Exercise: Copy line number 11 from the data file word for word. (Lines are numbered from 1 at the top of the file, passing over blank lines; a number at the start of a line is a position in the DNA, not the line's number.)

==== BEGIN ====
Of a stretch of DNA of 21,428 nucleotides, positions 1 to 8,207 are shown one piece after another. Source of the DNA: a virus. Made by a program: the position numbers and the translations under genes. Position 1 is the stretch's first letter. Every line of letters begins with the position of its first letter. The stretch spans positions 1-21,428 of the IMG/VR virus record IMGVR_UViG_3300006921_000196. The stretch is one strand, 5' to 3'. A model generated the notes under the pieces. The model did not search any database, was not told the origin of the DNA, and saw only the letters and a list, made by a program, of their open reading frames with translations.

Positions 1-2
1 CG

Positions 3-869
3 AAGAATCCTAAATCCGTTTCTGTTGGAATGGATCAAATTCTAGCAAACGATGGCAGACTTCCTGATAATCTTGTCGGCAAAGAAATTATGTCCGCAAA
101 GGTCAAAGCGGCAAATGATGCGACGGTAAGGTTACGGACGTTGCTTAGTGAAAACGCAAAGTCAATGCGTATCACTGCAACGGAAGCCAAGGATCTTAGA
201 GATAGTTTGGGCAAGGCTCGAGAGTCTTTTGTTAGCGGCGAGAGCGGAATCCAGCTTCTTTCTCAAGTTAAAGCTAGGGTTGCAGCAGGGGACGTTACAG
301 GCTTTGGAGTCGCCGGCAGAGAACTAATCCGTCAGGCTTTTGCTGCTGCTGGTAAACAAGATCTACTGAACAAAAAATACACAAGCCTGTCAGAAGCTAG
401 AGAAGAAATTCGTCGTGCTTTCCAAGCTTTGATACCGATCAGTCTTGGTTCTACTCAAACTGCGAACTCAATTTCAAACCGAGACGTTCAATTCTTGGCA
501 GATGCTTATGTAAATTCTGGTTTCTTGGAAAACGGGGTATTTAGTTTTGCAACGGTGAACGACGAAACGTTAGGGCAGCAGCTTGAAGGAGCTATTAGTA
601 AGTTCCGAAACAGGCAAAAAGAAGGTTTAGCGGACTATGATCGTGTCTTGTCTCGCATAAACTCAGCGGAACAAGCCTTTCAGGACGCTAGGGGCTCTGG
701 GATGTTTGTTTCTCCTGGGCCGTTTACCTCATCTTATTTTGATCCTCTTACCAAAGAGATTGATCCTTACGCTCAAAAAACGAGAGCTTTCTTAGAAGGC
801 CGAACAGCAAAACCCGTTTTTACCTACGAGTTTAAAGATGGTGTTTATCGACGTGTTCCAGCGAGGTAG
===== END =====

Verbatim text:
601 AGTTCCGAAACAGGCAAAAAGAAGGTTTAGCGGACTATGATCGTGTCTTGTCTCGCATAAACTCAGCGGAACAAGCCTTTCAGGACGCTAGGGGCTCTGG